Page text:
But it’s a risk you can do away with if you just delay your resignation as Secretary of State until after Nov. 19, the deadline for which state law establishes the necessity for a special election. If Dardenne had chosen to assume his new office before that date, we’d be gearing up for a race early next year between interim job-holder Tom Schedler a Republican former state senator, and whomever might happen along.
Sure, you’d expect Schedler to have an advantage of sorts as an incumbent – but he doesn’t have much name recognition at this point and he hasn’t raised any money yet. Someone who could attract the amorous attention of a Soros, or perhaps various other monied communities within the traditional Democrat coalition, could easily best him in fundraising and then follow the Louisiana Democrat Party’s traditional methods of getting out the vote to sneak out a close race. And once in office, we might be treated to a “massive voter registration drive” centering around inner cities and college campuses which would put tens of thousands of people who never bothered to register before, for various reasons (like nonexistence, or because they were busy pushing up daisies). And then who knows what could happen.
But the effect of Dardenne’s choice to delay taking the new job until Nov. 22, the day he’s chosen to assume the oath of office, is to remove the possibility of this happening. It’s a nice political call. So you’d expect there to be a cacophony of howling about it from the Left, and given this only happened yesterday you can be sure it’s coming in the next round of op-eds and blog posts from the usual suspects.
But as we’ve come to expect from Dardenne, he’s got an answer for all the objections, which he put forth at his press conference yesterday…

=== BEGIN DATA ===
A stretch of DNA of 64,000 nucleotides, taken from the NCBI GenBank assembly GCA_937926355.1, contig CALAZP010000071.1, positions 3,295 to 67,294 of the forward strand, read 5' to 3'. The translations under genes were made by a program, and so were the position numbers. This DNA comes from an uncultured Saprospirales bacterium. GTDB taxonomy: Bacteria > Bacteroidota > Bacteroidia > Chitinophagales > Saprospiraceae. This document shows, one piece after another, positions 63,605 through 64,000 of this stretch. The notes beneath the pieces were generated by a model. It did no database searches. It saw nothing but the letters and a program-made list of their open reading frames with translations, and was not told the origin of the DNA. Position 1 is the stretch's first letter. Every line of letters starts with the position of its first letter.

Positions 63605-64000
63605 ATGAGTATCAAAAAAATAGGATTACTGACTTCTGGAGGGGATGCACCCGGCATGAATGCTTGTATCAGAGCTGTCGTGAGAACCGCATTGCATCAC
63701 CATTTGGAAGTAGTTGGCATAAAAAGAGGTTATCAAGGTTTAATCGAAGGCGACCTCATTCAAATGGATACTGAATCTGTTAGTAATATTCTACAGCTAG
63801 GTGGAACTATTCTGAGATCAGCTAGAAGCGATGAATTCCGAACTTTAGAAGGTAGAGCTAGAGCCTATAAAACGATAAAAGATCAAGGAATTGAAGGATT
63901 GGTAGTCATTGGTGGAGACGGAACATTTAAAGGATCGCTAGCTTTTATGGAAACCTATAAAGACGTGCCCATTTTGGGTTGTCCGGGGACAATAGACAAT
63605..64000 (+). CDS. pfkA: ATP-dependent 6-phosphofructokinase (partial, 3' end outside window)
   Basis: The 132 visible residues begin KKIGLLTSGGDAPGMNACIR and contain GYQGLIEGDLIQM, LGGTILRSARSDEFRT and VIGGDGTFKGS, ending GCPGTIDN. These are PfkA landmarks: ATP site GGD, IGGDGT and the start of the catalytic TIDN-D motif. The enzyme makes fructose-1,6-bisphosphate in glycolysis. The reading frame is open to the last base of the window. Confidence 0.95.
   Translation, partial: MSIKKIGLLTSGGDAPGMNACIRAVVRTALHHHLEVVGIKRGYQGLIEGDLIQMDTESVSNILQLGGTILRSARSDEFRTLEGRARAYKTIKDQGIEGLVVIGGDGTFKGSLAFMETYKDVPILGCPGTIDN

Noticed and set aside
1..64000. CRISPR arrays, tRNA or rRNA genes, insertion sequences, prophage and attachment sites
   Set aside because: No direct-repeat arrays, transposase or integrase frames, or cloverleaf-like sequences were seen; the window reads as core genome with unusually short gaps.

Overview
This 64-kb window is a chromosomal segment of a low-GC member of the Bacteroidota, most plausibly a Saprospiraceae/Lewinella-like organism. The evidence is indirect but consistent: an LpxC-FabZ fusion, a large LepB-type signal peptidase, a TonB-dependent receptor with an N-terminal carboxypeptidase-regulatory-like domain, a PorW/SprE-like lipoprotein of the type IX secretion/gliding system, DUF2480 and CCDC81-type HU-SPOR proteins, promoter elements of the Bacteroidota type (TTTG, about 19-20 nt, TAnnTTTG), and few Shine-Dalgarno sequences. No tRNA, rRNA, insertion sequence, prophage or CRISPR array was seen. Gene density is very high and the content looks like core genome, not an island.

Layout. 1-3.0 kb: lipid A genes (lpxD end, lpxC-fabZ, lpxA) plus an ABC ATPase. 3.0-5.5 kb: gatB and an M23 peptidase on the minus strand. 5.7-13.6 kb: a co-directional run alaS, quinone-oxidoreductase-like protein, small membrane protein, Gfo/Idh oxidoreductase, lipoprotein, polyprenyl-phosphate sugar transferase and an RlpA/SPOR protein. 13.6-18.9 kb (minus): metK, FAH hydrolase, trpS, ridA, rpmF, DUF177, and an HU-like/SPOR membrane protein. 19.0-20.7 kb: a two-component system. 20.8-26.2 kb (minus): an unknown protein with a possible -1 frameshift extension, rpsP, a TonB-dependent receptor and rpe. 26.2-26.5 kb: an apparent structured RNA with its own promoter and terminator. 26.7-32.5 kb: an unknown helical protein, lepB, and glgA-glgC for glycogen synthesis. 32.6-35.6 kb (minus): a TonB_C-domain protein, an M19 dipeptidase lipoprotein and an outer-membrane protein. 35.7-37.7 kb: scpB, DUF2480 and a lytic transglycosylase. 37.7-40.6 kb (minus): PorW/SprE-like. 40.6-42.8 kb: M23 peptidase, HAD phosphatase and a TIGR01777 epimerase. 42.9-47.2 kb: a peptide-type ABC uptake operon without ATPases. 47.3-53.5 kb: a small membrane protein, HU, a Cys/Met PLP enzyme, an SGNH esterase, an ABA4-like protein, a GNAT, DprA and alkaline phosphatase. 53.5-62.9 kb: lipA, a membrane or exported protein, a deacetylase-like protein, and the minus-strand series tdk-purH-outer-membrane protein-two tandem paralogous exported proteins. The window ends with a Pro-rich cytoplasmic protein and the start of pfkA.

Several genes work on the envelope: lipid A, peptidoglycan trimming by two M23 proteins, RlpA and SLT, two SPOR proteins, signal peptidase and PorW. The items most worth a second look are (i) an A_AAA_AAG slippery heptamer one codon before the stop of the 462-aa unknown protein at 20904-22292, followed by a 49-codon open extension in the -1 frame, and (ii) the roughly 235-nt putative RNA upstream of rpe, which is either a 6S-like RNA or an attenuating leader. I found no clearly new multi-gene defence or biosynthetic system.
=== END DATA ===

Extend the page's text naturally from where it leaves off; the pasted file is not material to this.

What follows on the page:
“Consistent with my long-standing belief that we need to minimize special elections in Louisiana, I’m going to certainly be consistent with that notion and make certain that we don’t cost the state $6 million because of my election,” Dardenne said, announcing transition plans.
Now who can argue with saving the state $6 million? There’s a budget crisis on, don’t you know!
In fact, says Dardenne, he’s not really helping Schedler at all…
…Dardenne says it can be argued that Schedler could be better off with an April election because challengers would have a narrow window in which to raise money and get their names out.
Not really buying that argument, for reasons explained above. But he did a nice job putting it out there.
It’s a well-done move. It doesn’t insulate Schedler from a well-financed electoral challenge, but it does set him up as the only announced candidate for Secretary of State in the 2011 cycle. And that gives Schedler a chance to get a leg up on the competition in terms of building name recognition and raising money.
Of course, this is not a suggestion that Dardenne thinks of ways to stick it to Democrats. He’ll tell you he’s doing what makes sense for the people of Louisiana, and he’s absolutely correct on that score. But it just so happens it’s also a tactical stroke of high quality, and it will serve to insure the Left can’t raise a stealth candidate in an obscure special election to reel in one of the most important elected positions in the state.